Now, we can have a panorama of paragraph 18. It implies King’s idea about moral standard, connects just and unjust problem with segregation closely, and paves a way for the father explanation about King’s nonviolent champion, which is mentioned in the coming paragraph.
Paragraph 19,1: desegregation —The comparison between African American and Native American
The 19th paragraph is a claim of King’s mean idea of non-violence and non-segregation. We can’t have the further discussion without knowing the definition of segregation. Segregation comes from root “-greg-“, which means gather or assemble. So the basic meaning of segregation should be set apart,
not together. In the Oxford English Dictionary, we have following explanation of segregation:
1) “The action of being separated, apart, isolated.
2) The separation or isolation of a portion of a community or a body of a person from the rest.
3) The separation of a portion or portions of a collective or complex unity from the rest. “ (OED S-T 399)
“Cambridge dictionaries online” seems give a specific definition. It says segregate means: “to cause to become separate or to keep apart, often for social reasons and esp. because of race or sex”. (Cambridge dictionaries online http://dictionary.cambridge.org/)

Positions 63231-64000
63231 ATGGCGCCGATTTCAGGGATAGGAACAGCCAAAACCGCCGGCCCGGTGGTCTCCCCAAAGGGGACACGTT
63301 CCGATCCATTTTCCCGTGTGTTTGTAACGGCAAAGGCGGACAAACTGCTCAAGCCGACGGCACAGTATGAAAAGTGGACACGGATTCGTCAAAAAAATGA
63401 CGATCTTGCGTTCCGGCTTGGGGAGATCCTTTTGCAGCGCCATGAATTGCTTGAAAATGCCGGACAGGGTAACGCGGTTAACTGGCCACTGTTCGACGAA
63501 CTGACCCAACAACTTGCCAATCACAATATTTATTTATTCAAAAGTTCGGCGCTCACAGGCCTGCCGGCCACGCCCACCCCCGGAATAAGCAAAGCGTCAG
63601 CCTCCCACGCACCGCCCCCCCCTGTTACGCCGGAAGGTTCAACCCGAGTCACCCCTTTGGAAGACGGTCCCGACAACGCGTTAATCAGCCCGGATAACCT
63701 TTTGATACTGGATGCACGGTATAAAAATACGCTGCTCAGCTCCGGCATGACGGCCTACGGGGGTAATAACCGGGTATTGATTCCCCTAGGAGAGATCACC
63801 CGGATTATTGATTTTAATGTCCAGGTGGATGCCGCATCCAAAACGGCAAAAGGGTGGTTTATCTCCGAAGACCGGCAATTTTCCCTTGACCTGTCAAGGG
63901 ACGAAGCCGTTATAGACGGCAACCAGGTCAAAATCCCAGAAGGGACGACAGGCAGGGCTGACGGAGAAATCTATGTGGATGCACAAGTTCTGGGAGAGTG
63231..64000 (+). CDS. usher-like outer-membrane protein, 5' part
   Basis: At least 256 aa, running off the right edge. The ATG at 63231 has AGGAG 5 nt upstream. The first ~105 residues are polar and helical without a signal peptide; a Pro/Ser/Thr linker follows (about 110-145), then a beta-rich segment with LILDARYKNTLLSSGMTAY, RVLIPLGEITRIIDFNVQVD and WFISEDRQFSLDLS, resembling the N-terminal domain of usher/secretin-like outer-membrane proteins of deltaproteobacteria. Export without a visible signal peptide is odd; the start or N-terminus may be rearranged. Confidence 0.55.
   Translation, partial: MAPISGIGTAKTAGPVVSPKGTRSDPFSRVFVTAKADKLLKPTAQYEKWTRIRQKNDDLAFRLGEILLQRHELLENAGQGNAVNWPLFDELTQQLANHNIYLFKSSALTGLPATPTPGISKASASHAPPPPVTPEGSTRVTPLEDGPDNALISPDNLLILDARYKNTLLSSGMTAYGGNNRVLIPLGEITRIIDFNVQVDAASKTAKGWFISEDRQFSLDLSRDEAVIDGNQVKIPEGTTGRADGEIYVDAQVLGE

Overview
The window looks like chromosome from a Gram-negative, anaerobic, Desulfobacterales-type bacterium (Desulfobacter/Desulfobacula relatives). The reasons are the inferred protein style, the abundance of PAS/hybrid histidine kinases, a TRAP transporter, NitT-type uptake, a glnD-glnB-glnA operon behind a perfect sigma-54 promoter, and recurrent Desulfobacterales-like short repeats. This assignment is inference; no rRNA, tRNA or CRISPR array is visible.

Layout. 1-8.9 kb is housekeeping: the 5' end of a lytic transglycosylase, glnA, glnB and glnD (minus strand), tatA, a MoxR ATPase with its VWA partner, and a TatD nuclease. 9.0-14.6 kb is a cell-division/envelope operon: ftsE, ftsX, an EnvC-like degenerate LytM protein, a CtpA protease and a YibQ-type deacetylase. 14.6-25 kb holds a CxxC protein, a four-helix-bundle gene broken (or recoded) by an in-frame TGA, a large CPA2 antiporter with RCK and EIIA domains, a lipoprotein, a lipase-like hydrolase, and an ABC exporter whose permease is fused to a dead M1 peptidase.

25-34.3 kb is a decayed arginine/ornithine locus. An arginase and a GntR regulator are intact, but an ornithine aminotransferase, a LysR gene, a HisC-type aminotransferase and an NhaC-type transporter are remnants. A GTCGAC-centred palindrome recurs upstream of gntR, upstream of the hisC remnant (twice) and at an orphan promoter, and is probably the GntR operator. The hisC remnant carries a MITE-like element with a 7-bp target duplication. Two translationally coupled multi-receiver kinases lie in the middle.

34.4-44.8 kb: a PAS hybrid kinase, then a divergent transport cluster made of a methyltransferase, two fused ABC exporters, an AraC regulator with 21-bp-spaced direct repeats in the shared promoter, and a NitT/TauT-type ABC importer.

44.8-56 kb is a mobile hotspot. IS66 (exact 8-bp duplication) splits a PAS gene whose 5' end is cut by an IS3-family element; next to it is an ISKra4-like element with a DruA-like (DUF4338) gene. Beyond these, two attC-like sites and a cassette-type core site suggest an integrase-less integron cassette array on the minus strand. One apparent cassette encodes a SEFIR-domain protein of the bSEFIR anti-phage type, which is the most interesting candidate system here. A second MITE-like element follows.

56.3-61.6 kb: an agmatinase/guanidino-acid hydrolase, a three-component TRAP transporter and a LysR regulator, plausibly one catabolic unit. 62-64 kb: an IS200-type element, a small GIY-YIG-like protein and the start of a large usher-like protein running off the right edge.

Think about the long way of desegregation that black people getting through, it’s natural to associate this to another way—“the road of tears”. The fate of native Americans perhaps is “the saddest stories in American history”( Tassel, Corn “The Great God of Nature Has Placed Us in Different Situations” Chief Seattle “The Sight of Your Cities Pains the Eyes”, introduction, Casts of Thought: Writing In And Against Tradition. Eds. George Otte and Linda J. Palumbo New York: Macmillan 1991, 397). This simple and kind people, who used to treat Mayflower’s passengers like brothers or sisters, were driven thousands miles away from their homeland by white men. Although, much different from black people, Native American were also treated cruelly and unequally. But the reaction of Native American seems on the opposite side of black people about desegregation.